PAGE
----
Never mind Christmas – for lots of children, Halloween is the most wonderful time of the year. As a holiday, it has it all – a week off school, free treats, spooky costumes, a festive reason to scare your parents out of their skin… the list goes on. This year, however, things are a little different. With the COVID-19 pandemic still raging, Halloween can seem in danger of outright cancellation. What’s Oiche Samhain without trick-or-treating?
If you’re worried about celebrating Halloween with your foster child, look no further – Orchard Fostering are here to help. We understand the importance of ensuring your children have a satisfying and safe spooky season. Read on to discover a range of activities to help your foster children have a happy (and healthy) Halloween.
Replace trick-or-treating with a scavenger hunt
Trick-or-treating is out this year. With COVID restrictions, it just doesn’t make sense to start knocking on your neighbours’ doors, rummaging around in bowls of treats. However, this doesn’t mean your foster child need be deprived of the thrill of discovery in the dark.
Instead of relying on the neighbours, set up a scavenger hunt for your foster child around the house, in your garden, or even in your local park. We’ve mentioned before about getting out for walks with your foster child – your scavenger hunt could double up as your exercise for the day.
Create a treasure map, or a list of clues, directing your foster child to their treats. Head out after dark, and help them uncover their treasure. If you’re worried about the darkness, you could illuminate your treasure spots with glow sticks – adding a ghoulish glow to proceedings.
Design your own frightening face masks
We’ve all spent the past year getting used to wearing face masks. Decorating face masks makes for a great Halloween craft for foster children – it’s fun and practical. All you need are a packet of cloth face masks and a set of fabric markers (make sure the markers are safe to inhale).
Encourage your foster children to design their own spooky face mask, adding whatever Halloween inspired designs they can. This activity doubles up as an educational piece for your foster child, too – you can have a conversation about the importance of masks and why you’re wearing them. If your foster child is too young to wear their own mask, they can always help design them for you.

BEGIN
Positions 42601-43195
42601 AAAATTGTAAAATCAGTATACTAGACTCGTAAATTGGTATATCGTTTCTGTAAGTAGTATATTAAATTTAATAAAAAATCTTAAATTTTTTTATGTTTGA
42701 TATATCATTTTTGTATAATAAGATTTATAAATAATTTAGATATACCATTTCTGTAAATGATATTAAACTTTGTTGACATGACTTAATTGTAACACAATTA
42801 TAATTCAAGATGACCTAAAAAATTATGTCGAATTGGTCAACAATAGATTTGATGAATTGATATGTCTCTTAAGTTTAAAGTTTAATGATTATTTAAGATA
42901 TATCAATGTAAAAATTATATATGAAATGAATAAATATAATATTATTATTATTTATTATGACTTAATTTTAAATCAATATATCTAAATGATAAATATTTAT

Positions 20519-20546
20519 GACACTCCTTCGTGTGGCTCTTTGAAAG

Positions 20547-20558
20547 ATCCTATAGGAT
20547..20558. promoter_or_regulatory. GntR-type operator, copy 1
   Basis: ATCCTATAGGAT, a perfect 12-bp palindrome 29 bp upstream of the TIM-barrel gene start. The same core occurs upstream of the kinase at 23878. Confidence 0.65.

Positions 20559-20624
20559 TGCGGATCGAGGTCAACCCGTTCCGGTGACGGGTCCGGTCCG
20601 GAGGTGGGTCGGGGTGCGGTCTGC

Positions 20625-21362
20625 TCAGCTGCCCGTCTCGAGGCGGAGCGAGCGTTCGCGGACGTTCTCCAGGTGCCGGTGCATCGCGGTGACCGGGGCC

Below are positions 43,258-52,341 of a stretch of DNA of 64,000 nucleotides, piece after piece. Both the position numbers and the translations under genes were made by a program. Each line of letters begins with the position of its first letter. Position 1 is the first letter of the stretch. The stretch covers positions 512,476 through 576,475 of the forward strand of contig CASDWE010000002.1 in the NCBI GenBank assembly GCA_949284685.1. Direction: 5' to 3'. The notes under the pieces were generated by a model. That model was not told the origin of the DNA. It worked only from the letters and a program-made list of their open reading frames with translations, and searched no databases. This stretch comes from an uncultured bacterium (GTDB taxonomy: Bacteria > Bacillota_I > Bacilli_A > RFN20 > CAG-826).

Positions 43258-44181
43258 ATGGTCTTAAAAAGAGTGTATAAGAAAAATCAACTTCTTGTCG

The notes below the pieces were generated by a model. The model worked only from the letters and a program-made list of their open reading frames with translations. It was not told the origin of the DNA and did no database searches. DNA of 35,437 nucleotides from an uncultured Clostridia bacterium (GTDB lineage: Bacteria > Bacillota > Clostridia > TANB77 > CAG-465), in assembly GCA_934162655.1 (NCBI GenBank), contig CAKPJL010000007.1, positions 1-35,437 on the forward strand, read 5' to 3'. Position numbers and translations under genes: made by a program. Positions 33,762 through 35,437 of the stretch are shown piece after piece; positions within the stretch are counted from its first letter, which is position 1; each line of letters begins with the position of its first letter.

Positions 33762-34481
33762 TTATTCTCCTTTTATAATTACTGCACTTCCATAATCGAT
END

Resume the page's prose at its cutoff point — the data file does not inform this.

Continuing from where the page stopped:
Have a spooky Zoom watch party
One of the true joys of Halloween is sitting in a room with your friends and watching a scary movie from behind a couch cushion. There are tonnes of Halloween movies for kids out there to watch, like Paranorman, Hocus Pocus, and The Addams Family all readily available online.
While you may not be able to replicate the atmosphere of a crowded sitting room, you can still help your foster child watch a family-friendly frightfest with their friends. It’s a simple process, and guaranteed to be a hit:
- Start a meeting with your foster child’s friends on Zoom.
- On the same device, start streaming your movie.
- Head back to Zoom and select “Share screen.”
- Select the screen you want to share and make sure to tick “share computer sound” on the same menu.
- Hit ‘Share’ and pay the movie.
Everyone in the meeting will be able to watch along and react – so make sure to have some couch cushions at the ready!
Have a family costume party
Nothing beats making your own Halloween costume. This year, however, your foster child may be a little put off by the idea. Why make a costume if you can’t show it off to your friends and neighbours while trick-or-treating?
This is where you come in. Get the whole family together one day prior to October 31st and start planning your costumes. You could do your own personal costumes, or you could take it upon yourselves to do a family costume – the Addams Family, the Simpsons, the Incredibles, the Universal Monsters, the options are endless.
Work together on your costumes, and throw a family costume party on the big day. This will give your foster child something to look forward to during an otherwise boring mid-term break – and create a sense of occasion around Halloween.
Go traditional and carve some pumpkins
Pumpkin-carving is an Irish tradition as old as Halloween itself. Initially, jack o’ lanterns were carved out of turnips, and connected to the old Irish folk tale of Stingy Jack – a man who bargained with the devil, and roamed the countryside with only a hollowed-out turnip to light his way.
The jack o’ lantern is one of the enduring images of Halloween – and a great way to while away a few hours this mid-term break. Carving pumpkins is simple, fun, and extremely messy – the perfect activity for your foster child.
Cover your work area with plenty of newspaper. Take a knife and carve the top off your pumpkin. Pumpkin insides are goopy and gross – so leave the gunk removal to your foster child. Set aside these insides, and you can roast the pumpkin seeds afterwards for a Halloween snack.
Get your foster child to draw their design on the front of the pumpkin. You’ll have to take charge of the cutting, but reassure your child that the design is the important part. If you want to avoid carving altogether, you can always just draw on your pumpkin with a black marker. Once you’ve carved your pumpkin up, place a tealight inside and pop it out at your front gate, on your porch, or in your window.
Halloween will be tough this year – but if you follow along our tips and tricks above, you can make it a spooky season to remember.
If you’re interested in helping us build brighter futures, don’t hesitate to contact us today.